Article available here.

Book Chapters

CHAPTER: "Cultivating Digital Well-Being & the Rise of Self-Care Apps."
M. J. Dennis (2020). The Ethics of Digital Well-Being: A Multi-Disciplinary Approach. C. Burr & L. Floridi (eds.). New York: Springer Publishing.

Increasing digital well-being is increasingly viewed as a key challenge for the tech industry, largely driven by the complaints of online users. Recently, the demands of NGOs and policy makers have further motivated major tech companies to devote practical attention to this topic. While initially their response has been to focus on limiting screentime, self-care app makers have long pursued an alternative agenda, one that assumes that certain kinds of screentime can have a role to play in actively improving our digital lives. This chapter examines whether there is a tension in the very idea of spending more time online to improve our digital well-being. First, I break down what I suggest can be usefully viewed as the character-based techniques that self-care apps currently employ to cultivate digital well-being. Second, I examine the new and pressing ethical issues that these techniques raise. Finally, I suggest that the current emphasis on reducing screentime to safeguard digital well-being could be supplemented by employing techniques from the self-care app industry.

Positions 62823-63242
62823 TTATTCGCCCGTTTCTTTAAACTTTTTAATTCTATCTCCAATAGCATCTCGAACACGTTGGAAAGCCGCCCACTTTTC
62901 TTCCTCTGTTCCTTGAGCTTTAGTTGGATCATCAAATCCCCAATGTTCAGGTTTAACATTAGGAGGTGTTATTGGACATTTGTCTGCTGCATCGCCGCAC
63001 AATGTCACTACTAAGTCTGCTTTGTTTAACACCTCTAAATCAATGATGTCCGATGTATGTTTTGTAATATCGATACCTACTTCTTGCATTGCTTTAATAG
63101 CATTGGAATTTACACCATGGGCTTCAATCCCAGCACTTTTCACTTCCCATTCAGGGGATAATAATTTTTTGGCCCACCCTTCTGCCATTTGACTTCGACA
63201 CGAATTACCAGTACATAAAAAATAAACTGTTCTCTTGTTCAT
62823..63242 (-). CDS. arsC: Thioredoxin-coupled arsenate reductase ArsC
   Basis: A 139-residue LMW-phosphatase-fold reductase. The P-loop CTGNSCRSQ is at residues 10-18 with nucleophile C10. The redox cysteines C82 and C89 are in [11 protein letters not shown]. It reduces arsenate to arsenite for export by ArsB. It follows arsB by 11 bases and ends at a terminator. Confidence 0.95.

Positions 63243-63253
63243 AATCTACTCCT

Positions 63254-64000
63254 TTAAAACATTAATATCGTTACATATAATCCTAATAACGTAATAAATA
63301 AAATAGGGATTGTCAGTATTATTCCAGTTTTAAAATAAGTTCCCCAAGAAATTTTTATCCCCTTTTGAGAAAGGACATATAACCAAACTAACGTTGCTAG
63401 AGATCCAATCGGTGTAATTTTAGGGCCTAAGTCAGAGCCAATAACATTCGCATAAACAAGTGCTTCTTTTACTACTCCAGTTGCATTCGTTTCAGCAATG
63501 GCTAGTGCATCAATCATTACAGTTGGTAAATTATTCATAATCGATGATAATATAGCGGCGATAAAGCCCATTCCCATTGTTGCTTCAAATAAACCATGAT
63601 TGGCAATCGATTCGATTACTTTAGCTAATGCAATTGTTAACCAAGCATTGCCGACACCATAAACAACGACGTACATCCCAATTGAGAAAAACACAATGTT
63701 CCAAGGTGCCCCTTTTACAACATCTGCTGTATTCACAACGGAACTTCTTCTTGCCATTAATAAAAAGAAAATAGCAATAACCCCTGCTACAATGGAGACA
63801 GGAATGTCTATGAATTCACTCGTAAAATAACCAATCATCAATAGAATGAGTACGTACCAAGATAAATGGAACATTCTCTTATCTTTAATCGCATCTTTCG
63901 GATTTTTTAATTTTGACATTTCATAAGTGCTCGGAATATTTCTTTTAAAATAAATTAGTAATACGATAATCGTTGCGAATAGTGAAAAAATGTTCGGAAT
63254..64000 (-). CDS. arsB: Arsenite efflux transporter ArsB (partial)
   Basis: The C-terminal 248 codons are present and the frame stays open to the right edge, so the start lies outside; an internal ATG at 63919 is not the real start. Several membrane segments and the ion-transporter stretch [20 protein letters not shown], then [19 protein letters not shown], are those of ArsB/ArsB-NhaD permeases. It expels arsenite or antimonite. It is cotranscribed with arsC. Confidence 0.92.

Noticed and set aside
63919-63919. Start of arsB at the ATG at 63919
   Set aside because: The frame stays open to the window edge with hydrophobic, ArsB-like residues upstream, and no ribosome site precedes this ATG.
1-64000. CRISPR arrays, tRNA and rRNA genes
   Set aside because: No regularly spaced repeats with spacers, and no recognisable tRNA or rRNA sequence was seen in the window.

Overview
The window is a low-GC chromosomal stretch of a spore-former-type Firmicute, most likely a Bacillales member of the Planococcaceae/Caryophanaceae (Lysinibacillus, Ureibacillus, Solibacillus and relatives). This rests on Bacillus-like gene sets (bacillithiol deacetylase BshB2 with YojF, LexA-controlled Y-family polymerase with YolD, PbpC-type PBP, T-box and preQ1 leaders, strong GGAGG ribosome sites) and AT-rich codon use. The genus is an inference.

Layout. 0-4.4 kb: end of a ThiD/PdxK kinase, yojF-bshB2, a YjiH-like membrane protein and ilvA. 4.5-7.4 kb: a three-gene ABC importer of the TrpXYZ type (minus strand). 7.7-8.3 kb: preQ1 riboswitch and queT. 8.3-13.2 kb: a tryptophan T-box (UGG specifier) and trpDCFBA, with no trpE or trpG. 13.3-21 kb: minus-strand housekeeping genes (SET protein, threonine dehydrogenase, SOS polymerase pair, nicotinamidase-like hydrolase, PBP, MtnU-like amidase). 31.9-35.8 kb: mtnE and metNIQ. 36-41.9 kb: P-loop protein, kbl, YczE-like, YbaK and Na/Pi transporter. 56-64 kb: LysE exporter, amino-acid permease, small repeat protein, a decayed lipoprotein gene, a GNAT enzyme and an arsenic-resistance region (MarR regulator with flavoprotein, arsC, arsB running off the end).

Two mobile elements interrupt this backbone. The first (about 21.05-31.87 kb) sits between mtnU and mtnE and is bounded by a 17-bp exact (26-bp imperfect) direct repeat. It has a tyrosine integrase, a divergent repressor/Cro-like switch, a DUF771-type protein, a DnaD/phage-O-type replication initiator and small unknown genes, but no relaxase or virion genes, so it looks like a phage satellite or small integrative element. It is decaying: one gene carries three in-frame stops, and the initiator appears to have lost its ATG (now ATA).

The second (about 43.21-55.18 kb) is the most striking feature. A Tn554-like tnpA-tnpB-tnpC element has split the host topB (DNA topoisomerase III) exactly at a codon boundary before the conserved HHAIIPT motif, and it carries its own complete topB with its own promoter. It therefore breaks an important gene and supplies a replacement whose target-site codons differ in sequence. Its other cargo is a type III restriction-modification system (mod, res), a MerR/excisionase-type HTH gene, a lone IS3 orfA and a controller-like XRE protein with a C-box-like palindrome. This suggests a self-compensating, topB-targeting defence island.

Article available here.

Opinion Articles

OPINION: "Changing Lifestyles" (2023)
Letter to the Editor, July 20th 2023.